Israel: The Start-Up Nation, and its Threat from Within
AbstractThree main vantage points are brought together in this paper: (1) Israel’s relatively good economic performance in recent years – at least, in comparison with other Western countries that have still not emerged from the recession; (2) motivations for the wave of social protests that erupted in Israel in the summer of 2011, and; (3) the big picture, which is the primary one, incorporating the first two vantage points with additional issues, and framing them within long-run and international contexts. This third vantage point focuses on the very problematic trajectories that Israel has been on for decades and the state of some of the country’s primary infrastructures – human capital and transportation – that underlie these trajectories. Space limitations do not make it possible to provide a full exposition of all three vantage points here. However, the conventional socioeconomic discussion in Israel often makes it difficult to see the forest for the trees. Hence, the emphasis here is on a descriptive perspective from a vantage point far above, so that it will be possible to see and to understand the magnitude and the implications of the entire picture.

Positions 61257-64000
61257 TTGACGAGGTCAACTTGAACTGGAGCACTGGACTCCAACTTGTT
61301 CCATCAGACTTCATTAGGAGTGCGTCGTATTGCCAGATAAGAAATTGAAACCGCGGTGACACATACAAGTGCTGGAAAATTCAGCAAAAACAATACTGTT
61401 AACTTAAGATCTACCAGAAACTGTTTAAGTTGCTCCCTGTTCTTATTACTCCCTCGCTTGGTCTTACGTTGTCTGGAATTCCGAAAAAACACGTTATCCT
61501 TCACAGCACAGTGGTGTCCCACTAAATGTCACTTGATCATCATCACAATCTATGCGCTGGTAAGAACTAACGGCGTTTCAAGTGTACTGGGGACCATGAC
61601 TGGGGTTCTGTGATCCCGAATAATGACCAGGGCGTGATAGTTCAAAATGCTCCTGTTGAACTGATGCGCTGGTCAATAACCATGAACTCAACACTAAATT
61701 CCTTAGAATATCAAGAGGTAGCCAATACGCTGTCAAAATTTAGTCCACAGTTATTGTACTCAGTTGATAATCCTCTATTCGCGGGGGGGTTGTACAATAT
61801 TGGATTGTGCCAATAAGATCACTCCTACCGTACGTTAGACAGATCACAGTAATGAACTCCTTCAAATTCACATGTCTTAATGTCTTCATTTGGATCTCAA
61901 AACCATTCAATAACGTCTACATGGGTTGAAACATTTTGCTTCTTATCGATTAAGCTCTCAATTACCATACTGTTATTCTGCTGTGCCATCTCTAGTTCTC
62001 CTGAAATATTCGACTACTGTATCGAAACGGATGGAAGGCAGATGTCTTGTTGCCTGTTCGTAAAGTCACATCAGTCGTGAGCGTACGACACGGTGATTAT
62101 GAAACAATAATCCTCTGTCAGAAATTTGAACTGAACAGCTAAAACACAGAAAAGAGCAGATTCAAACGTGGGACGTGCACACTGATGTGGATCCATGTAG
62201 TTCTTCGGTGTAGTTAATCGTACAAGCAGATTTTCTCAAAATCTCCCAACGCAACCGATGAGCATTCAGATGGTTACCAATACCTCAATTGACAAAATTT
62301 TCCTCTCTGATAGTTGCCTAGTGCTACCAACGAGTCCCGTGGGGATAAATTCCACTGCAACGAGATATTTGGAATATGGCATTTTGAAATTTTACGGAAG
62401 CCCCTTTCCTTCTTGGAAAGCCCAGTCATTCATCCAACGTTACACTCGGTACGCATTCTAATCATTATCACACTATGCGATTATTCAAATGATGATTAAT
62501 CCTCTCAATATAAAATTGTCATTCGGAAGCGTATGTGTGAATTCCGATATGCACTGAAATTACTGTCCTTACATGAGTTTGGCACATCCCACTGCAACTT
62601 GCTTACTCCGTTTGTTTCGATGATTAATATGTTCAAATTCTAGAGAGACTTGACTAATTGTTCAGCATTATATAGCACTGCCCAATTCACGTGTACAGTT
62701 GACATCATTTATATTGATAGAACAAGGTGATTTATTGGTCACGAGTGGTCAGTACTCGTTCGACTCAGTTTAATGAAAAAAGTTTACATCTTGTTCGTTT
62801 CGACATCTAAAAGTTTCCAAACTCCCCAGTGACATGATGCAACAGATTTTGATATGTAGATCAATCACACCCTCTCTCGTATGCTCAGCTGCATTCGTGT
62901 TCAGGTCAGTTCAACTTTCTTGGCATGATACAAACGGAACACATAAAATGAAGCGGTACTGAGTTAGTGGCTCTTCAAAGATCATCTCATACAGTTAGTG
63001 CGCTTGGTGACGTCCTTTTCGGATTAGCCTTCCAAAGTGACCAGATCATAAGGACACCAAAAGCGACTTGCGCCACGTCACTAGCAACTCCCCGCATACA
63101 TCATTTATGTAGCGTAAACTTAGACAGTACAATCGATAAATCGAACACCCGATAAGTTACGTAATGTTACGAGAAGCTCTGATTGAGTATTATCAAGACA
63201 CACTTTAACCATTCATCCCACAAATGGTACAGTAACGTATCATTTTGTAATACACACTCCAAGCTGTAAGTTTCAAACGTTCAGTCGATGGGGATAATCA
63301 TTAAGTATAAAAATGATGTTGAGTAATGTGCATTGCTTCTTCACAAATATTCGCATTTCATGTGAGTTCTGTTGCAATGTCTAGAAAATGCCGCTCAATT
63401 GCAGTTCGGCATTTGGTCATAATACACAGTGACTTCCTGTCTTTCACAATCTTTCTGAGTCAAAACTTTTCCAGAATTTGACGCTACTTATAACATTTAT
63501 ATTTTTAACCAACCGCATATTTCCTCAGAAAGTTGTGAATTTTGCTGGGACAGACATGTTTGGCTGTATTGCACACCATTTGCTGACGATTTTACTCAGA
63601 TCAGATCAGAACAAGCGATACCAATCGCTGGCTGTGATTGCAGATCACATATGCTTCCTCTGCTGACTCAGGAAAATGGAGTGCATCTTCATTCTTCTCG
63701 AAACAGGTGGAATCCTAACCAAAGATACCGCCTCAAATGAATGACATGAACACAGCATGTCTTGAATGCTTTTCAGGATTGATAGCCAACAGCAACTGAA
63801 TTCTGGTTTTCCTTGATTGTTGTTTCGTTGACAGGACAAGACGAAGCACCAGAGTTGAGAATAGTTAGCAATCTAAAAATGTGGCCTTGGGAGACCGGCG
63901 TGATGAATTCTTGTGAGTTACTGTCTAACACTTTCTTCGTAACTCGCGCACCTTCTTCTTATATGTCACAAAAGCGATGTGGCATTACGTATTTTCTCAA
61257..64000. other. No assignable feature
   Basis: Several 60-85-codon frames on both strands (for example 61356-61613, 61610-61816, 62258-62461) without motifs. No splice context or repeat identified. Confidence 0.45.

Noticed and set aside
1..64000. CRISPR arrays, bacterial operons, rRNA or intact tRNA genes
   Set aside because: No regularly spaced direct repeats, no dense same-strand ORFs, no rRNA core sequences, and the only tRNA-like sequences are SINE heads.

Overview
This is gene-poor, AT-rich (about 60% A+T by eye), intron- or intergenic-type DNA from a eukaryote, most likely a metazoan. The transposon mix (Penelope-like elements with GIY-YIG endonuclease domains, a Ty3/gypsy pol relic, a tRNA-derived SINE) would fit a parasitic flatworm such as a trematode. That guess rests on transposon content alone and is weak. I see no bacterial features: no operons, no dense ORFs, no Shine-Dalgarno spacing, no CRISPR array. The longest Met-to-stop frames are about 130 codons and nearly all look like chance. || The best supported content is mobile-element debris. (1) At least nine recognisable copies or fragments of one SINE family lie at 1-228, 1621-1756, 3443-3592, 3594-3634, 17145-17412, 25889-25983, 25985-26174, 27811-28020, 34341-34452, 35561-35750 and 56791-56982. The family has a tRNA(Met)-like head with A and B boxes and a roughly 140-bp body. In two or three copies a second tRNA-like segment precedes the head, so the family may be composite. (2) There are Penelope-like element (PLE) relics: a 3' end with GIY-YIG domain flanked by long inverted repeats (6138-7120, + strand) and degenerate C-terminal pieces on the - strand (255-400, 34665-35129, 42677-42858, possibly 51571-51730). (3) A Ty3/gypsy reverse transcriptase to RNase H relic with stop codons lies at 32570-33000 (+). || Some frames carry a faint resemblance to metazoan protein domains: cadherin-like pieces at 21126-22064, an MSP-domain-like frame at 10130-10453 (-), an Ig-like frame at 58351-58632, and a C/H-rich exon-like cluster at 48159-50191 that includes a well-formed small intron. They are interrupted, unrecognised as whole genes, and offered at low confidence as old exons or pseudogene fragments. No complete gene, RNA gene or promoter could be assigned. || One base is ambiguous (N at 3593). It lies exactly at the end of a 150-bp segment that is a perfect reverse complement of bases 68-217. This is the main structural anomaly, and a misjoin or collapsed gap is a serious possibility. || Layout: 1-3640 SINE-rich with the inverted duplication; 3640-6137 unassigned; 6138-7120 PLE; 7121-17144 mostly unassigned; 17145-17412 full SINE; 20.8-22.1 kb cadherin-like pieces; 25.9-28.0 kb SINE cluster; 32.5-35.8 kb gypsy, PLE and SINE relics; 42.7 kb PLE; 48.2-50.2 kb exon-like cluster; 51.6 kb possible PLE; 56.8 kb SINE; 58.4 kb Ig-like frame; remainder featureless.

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Bibliographic InfoPaper provided by C.E.P.R. Discussion Papers in its series CEPR Discussion Papers with number 9219.
Date of creation: Nov 2012
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Find related papers by JEL classification:
- E2 - Macroeconomics and Monetary Economics - - Consumption, Saving, Production, Employment, and Investment
- J11 - Labor and Demographic Economics - - Demographic Economics - - - Demographic Trends, Macroeconomic Effects, and Forecasts
- J21 - Labor and Demographic Economics - - Demand and Supply of Labor - - - Labor Force and Employment, Size, and Structure
- O57 - Economic Development, Technological Change, and Growth - - Economywide Country Studies - - - Comparative Studies of Countries
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- NEP-ALL-2012-12-06 (All new papers)
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